Julia Preston, New York Times, September 29, 2015
When Congress designed temporary work visa programs, the idea was to bring in foreigners with specialized, hard-to-find skills who would help American companies grow, creating jobs to expand the economy. Now, though, some companies are bringing in workers on those visas to help move jobs out of the country.
For four weeks this spring, a young woman from India on a temporary visa sat elbow to elbow with an American accountant in a snug cubicle at the headquarters of Toys “R” Us here. The woman, an employee of a giant outsourcing company in India hired by Toys “R” Us, studied and recorded the accountant’s every keystroke, taking screen shots of her computer and detailed notes on how she issued payments for toys sold in the company’s megastores.
“She just pulled up a chair in front of my computer,” said the accountant, 49, who had worked for the company for more than 15 years. “She shadowed me everywhere, even to the ladies’ room.”
By late June, eight workers from the outsourcing company, Tata Consultancy Services, or TCS, had produced intricate manuals for the jobs of 67 people, mainly in accounting. They then returned to India to train TCS workers to take over and perform those jobs there. The Toys “R” Us employees in New Jersey, many of whom had been at the company more than a decade, were laid off.
A temporary visa program known as H-1B allows American employers to hire foreign professionals with college degrees and “highly specialized knowledge,” mainly in science and technology, to meet their needs for particular skills. Employers, according to the federal guidelines, must sign a declaration that the foreign workers “will not adversely affect the working conditions” of Americans or lower their wages.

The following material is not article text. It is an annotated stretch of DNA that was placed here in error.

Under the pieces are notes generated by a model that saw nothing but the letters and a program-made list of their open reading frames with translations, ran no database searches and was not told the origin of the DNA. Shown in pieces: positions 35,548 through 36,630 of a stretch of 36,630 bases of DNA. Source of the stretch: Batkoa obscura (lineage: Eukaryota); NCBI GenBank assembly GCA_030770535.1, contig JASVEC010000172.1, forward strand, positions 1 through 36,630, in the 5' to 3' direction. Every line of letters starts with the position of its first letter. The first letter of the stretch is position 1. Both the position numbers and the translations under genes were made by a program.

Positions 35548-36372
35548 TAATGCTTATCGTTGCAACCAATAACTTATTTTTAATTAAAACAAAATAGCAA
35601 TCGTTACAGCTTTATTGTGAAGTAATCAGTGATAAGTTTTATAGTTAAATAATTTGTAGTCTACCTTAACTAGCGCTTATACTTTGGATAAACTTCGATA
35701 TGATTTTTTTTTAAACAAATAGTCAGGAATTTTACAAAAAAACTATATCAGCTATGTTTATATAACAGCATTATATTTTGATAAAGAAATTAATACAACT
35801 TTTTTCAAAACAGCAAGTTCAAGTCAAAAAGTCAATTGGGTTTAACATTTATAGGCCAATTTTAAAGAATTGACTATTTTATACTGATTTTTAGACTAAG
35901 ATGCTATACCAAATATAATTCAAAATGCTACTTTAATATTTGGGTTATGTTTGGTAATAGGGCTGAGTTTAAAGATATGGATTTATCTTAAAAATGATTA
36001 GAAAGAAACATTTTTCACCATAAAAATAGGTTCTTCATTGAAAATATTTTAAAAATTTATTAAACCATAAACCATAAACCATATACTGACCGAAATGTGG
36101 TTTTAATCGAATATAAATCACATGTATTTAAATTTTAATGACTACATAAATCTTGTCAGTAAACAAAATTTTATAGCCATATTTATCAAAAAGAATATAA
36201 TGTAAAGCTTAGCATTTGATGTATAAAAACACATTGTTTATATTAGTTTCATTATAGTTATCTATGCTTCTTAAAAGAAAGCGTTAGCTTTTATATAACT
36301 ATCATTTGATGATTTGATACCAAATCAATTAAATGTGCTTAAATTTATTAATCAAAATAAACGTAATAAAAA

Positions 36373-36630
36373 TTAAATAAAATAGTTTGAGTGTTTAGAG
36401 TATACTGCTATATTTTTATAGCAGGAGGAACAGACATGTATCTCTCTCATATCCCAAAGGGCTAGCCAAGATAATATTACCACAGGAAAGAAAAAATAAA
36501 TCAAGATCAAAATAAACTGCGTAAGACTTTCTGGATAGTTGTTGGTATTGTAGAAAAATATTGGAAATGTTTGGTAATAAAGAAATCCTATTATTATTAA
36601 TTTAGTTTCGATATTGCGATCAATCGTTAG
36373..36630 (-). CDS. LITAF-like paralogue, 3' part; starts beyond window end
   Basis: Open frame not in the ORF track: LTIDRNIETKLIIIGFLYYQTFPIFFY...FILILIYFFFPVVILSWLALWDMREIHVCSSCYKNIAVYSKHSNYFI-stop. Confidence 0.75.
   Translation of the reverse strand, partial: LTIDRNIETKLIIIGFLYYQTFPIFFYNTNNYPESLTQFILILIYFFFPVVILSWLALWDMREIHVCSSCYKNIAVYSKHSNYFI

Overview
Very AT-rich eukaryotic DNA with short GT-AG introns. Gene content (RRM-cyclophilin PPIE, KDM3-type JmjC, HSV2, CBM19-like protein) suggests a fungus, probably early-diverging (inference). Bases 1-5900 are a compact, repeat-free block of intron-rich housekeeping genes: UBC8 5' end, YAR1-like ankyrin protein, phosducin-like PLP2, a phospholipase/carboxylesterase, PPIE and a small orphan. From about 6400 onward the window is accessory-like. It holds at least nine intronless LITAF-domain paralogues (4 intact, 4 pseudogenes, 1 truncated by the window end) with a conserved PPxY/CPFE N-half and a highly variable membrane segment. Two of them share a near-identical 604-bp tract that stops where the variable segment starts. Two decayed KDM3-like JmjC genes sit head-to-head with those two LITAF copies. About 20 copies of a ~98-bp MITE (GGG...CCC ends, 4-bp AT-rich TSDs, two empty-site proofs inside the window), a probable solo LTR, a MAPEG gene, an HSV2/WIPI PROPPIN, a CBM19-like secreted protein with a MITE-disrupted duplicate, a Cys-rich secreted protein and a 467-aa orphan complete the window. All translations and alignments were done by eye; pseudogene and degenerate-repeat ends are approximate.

In recent years, however, global outsourcing and consulting firms have obtained thousands of temporary visas to bring in foreign workers who have taken over jobs that had been held by American workers. The Labor Department has opened an investigation of possible visa violations by contractors at the Walt Disney Company and at Southern California Edison, where immigrants replaced Americans in jobs they were doing in this country. Four former workers at Disney have filed discrimination complaints against the company. The companies say they have complied with all applicable laws.
But the Toys “R” Us layoffs–and others underway now at the New York Life Insurance Company and other businesses–go further. They are examples of how global outsourcing companies are using temporary visas to bring in foreign workers who do not appear to have exceptional skills–according to interviews with a dozen current or former employees of Toys “R” Us and New York Life–to help ship out jobs, mainly to India.
These former employees described their experience training foreigners to do their work so it could be moved to India. They would speak only on the condition that their names not be published, saying they feared losing severance payments or hurting their chances of finding new jobs.
Kathleen Waugh, a spokeswoman for Toys “R” Us, said the staff reduction there was part of “designing a streamlined, more efficient global organization to make it fit for growth.” She said the contractors were required to comply with “any and all immigration laws.” The outsourcing, she noted, “resulted in significant cost savings.”
William Werfelman, a vice president and spokesman at New York Life, said the outsourcing was part of a transformation of its technology systems that would soon result in more jobs in the United States. “Our decisions are centered on keeping the company competitive, keeping it in the United States, keeping it growing,” he said.